A reflection of that heaven rested on the Bishop.
It was, at the same time, a luminous transparency, for that heaven was within him. That heaven was his conscience.
At the moment when the ray of moonlight superposed itself, so to speak, upon that inward radiance, the sleeping Bishop seemed as in a glory. It remained, however, gentle and veiled in an ineffable half-light. That moon in the sky, that slumbering nature, that garden without a quiver, that house which was so calm, the hour, the moment, the silence, added some solemn and unspeakable quality to the venerable repose of this man, and enveloped in a sort of serene and majestic aureole that white hair, those closed eyes, that face in which all was hope and all was confidence, that head of an old man, and that slumber of an infant.
There was something almost divine in this man, who was thus august, without being himself aware of it.
Jean Valjean was in the shadow, and stood motionless, with his iron candlestick in his hand, frightened by this luminous old man. Never had he beheld anything like this. This confidence terrified him. The moral world has no grander spectacle than this: a troubled and uneasy conscience, which has arrived on the brink of an evil action, contemplating the slumber of the just.
That slumber in that isolation, and with a neighbor like himself, had about it something sublime, of which he was vaguely but imperiously conscious.
No one could have told what was passing within him, not even himself. In order to attempt to form an idea of it, it is necessary to think of the most violent of things in the presence of the most gentle. Even on his visage it would have been impossible to distinguish anything with certainty. It was a sort of haggard astonishment. He gazed at it, and that was all. But what was his thought? It would have been impossible to divine it. What was evident was, that he was touched and astounded. But what was the nature of this emotion?
His eye never quitted the old man. The only thing which was clearly to be inferred from his attitude and his physiognomy was a strange indecision. One would have said that he was hesitating between the two abysses,—the one in which one loses one's self and that in which one saves one's self. He seemed prepared to crush that skull or to kiss that hand.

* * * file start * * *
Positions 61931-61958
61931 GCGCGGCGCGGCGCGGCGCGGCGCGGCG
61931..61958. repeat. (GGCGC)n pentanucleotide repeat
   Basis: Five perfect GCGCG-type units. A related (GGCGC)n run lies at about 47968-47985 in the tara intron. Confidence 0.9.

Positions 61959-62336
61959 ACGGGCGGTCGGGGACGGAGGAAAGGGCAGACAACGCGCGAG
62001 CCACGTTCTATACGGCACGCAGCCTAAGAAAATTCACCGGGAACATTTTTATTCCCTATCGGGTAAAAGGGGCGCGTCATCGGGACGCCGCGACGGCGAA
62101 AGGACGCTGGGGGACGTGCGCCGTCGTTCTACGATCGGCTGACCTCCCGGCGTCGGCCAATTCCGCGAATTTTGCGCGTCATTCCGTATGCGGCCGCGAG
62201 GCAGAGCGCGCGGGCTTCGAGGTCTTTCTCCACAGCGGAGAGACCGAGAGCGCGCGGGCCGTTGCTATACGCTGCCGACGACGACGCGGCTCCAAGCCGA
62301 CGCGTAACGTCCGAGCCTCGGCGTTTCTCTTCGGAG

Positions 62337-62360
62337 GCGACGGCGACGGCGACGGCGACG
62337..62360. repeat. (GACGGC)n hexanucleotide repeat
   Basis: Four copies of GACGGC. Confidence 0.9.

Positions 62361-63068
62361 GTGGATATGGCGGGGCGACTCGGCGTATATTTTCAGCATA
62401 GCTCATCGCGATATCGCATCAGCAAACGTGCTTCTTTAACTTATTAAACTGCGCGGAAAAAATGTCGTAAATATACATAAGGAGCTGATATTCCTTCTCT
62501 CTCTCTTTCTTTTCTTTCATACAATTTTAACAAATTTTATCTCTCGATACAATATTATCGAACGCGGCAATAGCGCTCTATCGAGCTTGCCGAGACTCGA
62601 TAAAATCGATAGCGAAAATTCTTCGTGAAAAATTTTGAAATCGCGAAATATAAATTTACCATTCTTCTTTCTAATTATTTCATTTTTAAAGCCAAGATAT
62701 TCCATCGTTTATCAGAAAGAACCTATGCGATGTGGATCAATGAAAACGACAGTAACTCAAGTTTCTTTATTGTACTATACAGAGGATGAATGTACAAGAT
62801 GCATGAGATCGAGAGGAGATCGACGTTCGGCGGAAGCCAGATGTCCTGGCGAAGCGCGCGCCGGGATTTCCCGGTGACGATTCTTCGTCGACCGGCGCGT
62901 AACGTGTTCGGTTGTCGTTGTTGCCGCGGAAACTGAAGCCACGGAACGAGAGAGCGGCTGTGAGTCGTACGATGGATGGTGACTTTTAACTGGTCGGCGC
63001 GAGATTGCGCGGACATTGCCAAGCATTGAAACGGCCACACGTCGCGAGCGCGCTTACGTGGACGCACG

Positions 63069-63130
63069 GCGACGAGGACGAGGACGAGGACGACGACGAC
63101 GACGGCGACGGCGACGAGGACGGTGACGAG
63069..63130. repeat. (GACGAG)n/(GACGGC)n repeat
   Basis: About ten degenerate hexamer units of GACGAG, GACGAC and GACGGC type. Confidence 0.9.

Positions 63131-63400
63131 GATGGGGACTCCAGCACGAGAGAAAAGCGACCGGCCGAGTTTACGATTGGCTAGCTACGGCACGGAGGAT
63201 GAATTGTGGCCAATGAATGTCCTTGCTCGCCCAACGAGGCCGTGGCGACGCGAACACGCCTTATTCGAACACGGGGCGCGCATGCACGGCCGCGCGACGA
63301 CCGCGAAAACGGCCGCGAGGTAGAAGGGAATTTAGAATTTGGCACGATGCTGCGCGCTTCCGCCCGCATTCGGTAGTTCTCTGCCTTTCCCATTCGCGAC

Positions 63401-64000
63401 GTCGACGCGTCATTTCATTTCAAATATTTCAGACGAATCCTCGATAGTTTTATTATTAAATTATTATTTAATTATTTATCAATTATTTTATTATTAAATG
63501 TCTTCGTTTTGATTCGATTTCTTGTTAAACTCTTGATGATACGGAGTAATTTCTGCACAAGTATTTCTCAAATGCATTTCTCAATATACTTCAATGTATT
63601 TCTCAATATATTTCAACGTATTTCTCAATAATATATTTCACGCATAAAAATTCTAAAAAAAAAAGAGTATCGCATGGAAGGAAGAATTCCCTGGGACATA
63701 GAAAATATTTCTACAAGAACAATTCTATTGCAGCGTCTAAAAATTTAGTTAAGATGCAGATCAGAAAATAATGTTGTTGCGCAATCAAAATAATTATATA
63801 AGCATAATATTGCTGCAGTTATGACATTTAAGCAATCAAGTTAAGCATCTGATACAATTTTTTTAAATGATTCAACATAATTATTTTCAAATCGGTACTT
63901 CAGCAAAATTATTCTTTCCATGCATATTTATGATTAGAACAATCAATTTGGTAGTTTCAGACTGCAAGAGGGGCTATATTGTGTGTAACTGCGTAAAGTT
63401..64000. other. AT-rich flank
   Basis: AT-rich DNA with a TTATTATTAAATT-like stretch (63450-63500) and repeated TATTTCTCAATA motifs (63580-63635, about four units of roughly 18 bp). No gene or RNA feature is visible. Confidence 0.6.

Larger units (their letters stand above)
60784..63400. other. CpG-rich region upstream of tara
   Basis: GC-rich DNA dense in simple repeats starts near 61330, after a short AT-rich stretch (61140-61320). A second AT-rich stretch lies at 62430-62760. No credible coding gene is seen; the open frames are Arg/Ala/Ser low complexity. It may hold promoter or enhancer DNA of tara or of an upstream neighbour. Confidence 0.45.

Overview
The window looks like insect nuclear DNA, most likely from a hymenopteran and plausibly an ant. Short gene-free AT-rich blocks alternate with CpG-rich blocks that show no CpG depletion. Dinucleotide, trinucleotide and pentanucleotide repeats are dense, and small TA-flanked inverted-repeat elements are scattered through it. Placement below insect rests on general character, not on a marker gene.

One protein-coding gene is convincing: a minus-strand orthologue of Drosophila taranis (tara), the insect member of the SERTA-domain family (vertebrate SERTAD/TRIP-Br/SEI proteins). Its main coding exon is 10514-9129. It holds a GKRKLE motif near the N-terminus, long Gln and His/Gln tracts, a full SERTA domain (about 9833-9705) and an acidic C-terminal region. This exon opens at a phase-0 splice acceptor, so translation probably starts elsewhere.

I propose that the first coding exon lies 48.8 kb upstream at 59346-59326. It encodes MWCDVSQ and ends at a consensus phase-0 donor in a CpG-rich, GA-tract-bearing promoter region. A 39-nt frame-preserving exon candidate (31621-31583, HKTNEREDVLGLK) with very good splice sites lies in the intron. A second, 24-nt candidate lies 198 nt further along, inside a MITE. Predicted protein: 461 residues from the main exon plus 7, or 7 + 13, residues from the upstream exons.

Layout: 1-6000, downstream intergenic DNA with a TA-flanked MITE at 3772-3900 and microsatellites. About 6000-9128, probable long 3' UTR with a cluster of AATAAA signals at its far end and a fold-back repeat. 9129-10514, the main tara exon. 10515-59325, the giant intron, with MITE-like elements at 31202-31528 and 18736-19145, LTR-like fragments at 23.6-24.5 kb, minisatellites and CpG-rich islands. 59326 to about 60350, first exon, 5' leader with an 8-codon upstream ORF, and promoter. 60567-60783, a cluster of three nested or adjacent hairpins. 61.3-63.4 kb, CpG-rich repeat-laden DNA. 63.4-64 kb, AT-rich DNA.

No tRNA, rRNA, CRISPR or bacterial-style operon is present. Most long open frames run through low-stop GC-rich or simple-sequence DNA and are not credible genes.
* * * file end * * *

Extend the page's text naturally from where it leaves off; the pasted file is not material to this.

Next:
At the expiration of a few minutes his left arm rose slowly towards his brow, and he took off his cap; then his arm fell back with the same deliberation, and Jean Valjean fell to meditating once more, his cap in his left hand, his club in his right hand, his hair bristling all over his savage head.
The Bishop continued to sleep in profound peace beneath that terrifying gaze.
The gleam of the moon rendered confusedly visible the crucifix over the chimney-piece, which seemed to be extending its arms to both of them, with a benediction for one and pardon for the other.
Suddenly Jean Valjean replaced his cap on his brow; then stepped rapidly past the bed, without glancing at the Bishop, straight to the cupboard, which he saw near the head; he raised his iron candlestick as though to force the lock; the key was there; he opened it; the first thing which presented itself to him was the basket of silverware; he seized it, traversed the chamber with long strides, without taking any precautions and without troubling himself about the noise, gained the door, re-entered the oratory, opened the window, seized his cudgel, bestrode the window-sill of the ground floor, put the silver into his knapsack, threw away the basket, crossed the garden, leaped over the wall like a tiger, and fled.